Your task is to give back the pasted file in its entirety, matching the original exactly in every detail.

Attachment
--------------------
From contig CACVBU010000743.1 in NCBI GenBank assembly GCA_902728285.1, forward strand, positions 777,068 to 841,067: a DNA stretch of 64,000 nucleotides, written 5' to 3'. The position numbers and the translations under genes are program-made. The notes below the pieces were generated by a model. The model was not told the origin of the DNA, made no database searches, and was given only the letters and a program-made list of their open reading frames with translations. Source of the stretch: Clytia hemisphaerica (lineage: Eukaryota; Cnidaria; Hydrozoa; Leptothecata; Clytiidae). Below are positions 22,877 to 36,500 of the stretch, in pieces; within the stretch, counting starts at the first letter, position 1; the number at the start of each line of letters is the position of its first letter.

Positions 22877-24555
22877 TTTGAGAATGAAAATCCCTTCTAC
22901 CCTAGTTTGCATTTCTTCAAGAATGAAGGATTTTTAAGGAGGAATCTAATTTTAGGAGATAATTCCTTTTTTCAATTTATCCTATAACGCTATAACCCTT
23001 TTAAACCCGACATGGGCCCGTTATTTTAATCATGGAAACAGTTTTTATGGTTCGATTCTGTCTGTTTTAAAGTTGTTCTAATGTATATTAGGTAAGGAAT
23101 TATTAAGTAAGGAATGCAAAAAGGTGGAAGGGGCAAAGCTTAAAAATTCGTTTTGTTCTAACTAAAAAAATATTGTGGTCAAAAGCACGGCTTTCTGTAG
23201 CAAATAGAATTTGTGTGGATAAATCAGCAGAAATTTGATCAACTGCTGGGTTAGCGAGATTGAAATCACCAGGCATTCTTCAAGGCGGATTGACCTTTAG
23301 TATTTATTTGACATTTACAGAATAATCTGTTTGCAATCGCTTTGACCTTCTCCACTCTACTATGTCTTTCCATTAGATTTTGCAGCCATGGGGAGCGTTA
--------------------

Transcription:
From contig CACVBU010000743.1 in NCBI GenBank assembly GCA_902728285.1, forward strand, positions 777,068 to 841,067: a DNA stretch of 64,000 nucleotides, written 5' to 3'. The position numbers and the translations under genes are program-made. The notes below the pieces were generated by a model. The model was not told the origin of the DNA, made no database searches, and was given only the letters and a program-made list of their open reading frames with translations. Source of the stretch: Clytia hemisphaerica (lineage: Eukaryota; Cnidaria; Hydrozoa; Leptothecata; Clytiidae). Below are positions 22,877 to 36,500 of the stretch, in pieces; within the stretch, counting starts at the first letter, position 1; the number at the start of each line of letters is the position of its first letter.

Positions 22877-24555
22877 TTTGAGAATGAAAATCCCTTCTAC
22901 CCTAGTTTGCATTTCTTCAAGAATGAAGGATTTTTAAGGAGGAATCTAATTTTAGGAGATAATTCCTTTTTTCAATTTATCCTATAACGCTATAACCCTT
23001 TTAAACCCGACATGGGCCCGTTATTTTAATCATGGAAACAGTTTTTATGGTTCGATTCTGTCTGTTTTAAAGTTGTTCTAATGTATATTAGGTAAGGAAT
23101 TATTAAGTAAGGAATGCAAAAAGGTGGAAGGGGCAAAGCTTAAAAATTCGTTTTGTTCTAACTAAAAAAATATTGTGGTCAAAAGCACGGCTTTCTGTAG
23201 CAAATAGAATTTGTGTGGATAAATCAGCAGAAATTTGATCAACTGCTGGGTTAGCGAGATTGAAATCACCAGGCATTCTTCAAGGCGGATTGACCTTTAG
23301 TATTTATTTGACATTTACAGAATAATCTGTTTGCAATCGCTTTGACCTTCTCCACTCTACTATGTCTTTCCATTAGATTTTGCAGCCATGGGGAGCGTTA